In a series of moody photos inspired by one of her short films, art student Marta Skoczeń tells us the story of a young man who finds himself drawn into an old woman’s world of nostalgia and romanticism. Taken using a simple Olympus mju loaded with Rollei Retro, Asylum is a surreal Photo Story in monochrome that is eye-catching in both its visual and narrative elements.
Marta, who’s currently juggling her studies between the Academy of Fine Arts in Warsaw and Beaux-Arts de Paris, has been shooting film since her teenage days. The natural affinity that she has found with film shows in this set, and definitely puts an edge to her ideas and storytelling style.
“When it comes to photography, it has always been something very natural to me. It comes both from the need to express abstract ideas and, to put it simple, to capture situations that happen around. I always work quite intuitively, but I’m also trying to follow the theme and the idea. The aesthetics part is very important to me as it can strongly affect viewer’s emotions, but I try to keep a balance between the form and the content.”
“At first, I just had a very strong image of a young boy entering a universe of an old woman. I saw their relation, the elements of the surroundings, and I could definitely tell the atmosphere. I wrote a story not knowing where it would lead me,” she said of the idea behind Asylum. “At the beginning I thought it would be a good idea to combine text with Polaroids, as I’d loved working with the medium in the past. Out of nowhere, I suddenly discovered an old Olympus Mju. That’s how it started; I bought some rolls of Rollei and Rollei Retro and enjoyed the results. In the end, I loved making the baryta prints in the darkroom and adding some marks and scratches on the film itself.”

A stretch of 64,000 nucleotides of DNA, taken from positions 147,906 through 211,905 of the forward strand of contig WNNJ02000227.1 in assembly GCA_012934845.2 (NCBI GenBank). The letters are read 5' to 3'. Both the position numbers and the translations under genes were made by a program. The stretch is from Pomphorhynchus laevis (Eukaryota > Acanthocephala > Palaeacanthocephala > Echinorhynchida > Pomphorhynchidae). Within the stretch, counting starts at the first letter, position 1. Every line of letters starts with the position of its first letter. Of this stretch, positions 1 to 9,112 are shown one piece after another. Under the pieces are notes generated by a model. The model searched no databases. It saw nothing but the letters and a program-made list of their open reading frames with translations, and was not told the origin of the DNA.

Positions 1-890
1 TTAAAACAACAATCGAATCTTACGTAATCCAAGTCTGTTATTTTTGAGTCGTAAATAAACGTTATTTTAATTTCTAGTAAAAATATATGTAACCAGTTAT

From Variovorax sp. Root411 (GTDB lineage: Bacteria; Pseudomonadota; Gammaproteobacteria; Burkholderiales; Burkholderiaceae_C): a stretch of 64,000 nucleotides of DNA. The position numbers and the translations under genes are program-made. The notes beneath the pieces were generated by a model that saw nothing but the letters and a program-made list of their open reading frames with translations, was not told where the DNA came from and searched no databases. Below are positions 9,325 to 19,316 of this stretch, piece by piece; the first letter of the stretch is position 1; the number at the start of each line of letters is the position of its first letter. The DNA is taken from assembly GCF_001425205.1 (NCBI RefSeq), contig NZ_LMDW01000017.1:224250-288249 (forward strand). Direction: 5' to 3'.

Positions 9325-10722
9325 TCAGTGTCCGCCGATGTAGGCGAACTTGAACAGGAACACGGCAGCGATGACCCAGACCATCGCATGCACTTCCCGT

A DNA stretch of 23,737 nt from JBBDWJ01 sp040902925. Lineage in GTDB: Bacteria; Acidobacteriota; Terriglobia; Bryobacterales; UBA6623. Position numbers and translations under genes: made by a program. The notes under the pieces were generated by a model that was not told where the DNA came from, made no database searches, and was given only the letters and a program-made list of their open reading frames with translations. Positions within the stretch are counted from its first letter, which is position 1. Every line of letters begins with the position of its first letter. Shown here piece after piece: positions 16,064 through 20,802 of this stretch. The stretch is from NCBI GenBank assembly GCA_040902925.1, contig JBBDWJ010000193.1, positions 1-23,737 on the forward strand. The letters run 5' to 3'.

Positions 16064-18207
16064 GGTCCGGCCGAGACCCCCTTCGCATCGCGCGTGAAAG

When asked what makes film a relevant and important medium today, Marta believes that it’s a universal medium that doesn’t have to be associated with solely associated with the past. “There are still some amazing photographers whose work wouldn’t be the same without film. It has some irreplaceable qualities, but it’s not to say digital photography can’t give you interesting effects. It’s just very different.”
What makes a photograph effective or compelling, meanwhile, is a bit more complicated to explain for Marta. While it should generally show technical expertise, a theme, and a mood, it needs to have something else. “To me, it’s something I would call a moment of a very concentrated energy. Photography requires being very courageous and even blunt at times, as it’s important to get physically and/or emotionally close to the subject. Besides it all, I’d say it’s the artist’s personality that actually determines the final result.”
To see more of Marta Skoczeń’s work, please follow the links below: